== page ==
Egypt produces only 0.6% of world’s CO2 emissions – minister
Egypt produces only 0.6 percent of the world’s carbon dioxide (CO2) emissions, the road to net zero requires increased collaboration between the environment and energy sectors, its environment Yasmine Fouad said at EGYPS conference on Tuesday.
Taking at the fifth edition of the Egypt Petroleum Show (EGYPS), Minister Fouad said the challenge is to “keep the balance between the transformative and speedy development and the environment and conservation of natural resources,”
Supporting the clean energy transition in North Africa and the Mediterranean region is one of the key topics of discussion at EGYPS exhibition and conference as Egypt prepares to host Cop27 in Sharm El Sheikh next November.
Adopted in 2015, Paris Climate Change Agreement is signed by about 200 countries including Egypt, sets out ambitious goals to try to curb global warming to 1.5°C above pre-industrial levels.
At the opening of EGYPS, Egyptian President Abdel Fattah al-Sisi said providing poor African nations with the financial support needed during the clean energy transition should be the top priority at Cop27.
A pledge by rich nations to commit $100 billion a year to developing nations to help them adapt to climate change has not yet been met.
The top CO2-emitting countries worldwide are China, the US, India, Russia and Japan.
Africa is responsible for less than 2 percent of global emissions, despite being the second-most populous continent, said Fatih Birol, executive director of the International Energy Agency (IEA) at EGYPS.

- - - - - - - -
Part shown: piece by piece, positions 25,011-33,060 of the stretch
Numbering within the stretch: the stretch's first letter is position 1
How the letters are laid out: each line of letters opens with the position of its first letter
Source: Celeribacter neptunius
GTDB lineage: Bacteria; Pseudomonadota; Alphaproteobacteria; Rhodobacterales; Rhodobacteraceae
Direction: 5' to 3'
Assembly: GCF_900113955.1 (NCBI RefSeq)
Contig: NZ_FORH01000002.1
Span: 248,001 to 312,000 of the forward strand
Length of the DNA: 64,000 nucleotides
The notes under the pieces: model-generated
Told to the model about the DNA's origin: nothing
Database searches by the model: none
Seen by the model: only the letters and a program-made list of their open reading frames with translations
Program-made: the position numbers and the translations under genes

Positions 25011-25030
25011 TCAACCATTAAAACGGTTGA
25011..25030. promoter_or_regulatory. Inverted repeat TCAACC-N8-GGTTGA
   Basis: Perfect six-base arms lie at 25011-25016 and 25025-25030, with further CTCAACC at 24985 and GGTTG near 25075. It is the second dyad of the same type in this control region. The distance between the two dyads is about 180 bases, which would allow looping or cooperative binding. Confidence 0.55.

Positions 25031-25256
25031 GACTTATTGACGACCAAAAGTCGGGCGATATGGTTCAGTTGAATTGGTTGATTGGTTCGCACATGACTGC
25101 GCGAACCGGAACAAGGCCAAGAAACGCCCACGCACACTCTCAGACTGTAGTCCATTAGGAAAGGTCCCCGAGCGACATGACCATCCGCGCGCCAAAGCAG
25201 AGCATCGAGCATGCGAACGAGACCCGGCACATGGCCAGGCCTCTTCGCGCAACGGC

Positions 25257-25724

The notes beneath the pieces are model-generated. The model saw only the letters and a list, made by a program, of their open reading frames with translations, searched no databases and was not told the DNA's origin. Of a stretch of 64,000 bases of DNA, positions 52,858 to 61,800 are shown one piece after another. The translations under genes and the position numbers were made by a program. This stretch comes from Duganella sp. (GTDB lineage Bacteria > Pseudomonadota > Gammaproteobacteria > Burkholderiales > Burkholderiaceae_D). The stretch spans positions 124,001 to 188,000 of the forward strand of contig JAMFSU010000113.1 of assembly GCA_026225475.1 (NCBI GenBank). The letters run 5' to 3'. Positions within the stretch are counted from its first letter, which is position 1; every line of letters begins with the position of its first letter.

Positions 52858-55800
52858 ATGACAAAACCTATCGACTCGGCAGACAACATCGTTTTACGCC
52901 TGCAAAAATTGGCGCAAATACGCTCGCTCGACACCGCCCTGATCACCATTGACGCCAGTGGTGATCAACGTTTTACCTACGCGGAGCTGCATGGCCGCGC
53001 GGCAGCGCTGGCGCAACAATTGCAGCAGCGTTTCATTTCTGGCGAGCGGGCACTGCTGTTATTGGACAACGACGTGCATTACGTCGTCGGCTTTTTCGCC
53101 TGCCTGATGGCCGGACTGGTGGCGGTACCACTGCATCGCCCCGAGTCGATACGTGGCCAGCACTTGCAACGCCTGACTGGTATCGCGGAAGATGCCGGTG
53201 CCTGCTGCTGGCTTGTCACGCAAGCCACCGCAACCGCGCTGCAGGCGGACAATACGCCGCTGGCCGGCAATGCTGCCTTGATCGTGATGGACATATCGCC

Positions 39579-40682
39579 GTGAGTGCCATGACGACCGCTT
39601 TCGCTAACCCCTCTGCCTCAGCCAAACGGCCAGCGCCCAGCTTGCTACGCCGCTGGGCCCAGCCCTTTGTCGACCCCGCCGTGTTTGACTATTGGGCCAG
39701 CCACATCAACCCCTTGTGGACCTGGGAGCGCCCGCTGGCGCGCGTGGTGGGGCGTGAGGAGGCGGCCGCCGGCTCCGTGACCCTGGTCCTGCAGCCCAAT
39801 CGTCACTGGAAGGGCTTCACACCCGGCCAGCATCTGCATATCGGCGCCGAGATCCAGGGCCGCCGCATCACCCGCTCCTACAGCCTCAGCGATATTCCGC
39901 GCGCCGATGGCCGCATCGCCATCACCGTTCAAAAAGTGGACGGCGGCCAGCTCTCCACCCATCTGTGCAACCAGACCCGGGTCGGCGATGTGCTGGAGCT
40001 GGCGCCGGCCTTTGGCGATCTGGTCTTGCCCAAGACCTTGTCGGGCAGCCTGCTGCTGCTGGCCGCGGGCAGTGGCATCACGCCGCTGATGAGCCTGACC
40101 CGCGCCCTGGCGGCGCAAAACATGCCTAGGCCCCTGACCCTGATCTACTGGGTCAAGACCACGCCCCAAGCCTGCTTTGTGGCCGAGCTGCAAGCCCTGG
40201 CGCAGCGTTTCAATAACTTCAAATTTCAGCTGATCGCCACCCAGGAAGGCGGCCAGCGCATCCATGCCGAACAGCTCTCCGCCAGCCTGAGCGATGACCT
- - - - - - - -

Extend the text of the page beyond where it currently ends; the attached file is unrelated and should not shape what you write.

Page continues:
“We have to make sure that Africa doesn’t shoulder a heavy burden in transitioning to clean energy,” Birol added.
In Egypt, the energy sector, including electricity, transit and oil and gas, makes up 65 percent of the country’s emissions, Minister Fouad said.
Oil and gas make up only 3 percent, she added.
To solve the challenge of lowering emissions, the Egyptian minister said climate finance, the inclusion of the private sector, the use of green technologies in developing countries, and a national capacity-building programme to train and grow human capital is also necessary.
“If we have the financing and we have the technologies, but we don’t have the human resources who are able to manufacture, operationalise and maintain those technologies, we would not be closing that circle,” she said.
The relationship between the energy and environment sectors in Egypt has evolved in recent years to one of tension to one of co-operation, where now the “carrot is used more than the stick,”
Minister Fouad referred to several success stories that involved a joint effort between the Egyptian Ministry of Environment and Ministry of Petroleum.
For example, she said that 11 out of 13 petroleum companies in the Gulf of Suez have enacted environmental sanitation plans that include the establishment of industrial wastewater treatment plants at a total cost of 7 billion Egyptian pounds ($444.4 million). The remaining two companies will complete the projects by the end of the current year.
Oil and gas companies are connected to the national network for industrial air quality “so we are able to track their emissions minute-by-minute”, Minister Fouad added.
In the energy sector, solar and wind power have been further developed over the past seven years.
Refuse-derived fuel, a fuel produced from various types of waste, is now being used as an alternative in cement plants.
There are ways to “give a win-win to both the development and the environment”, the minister added.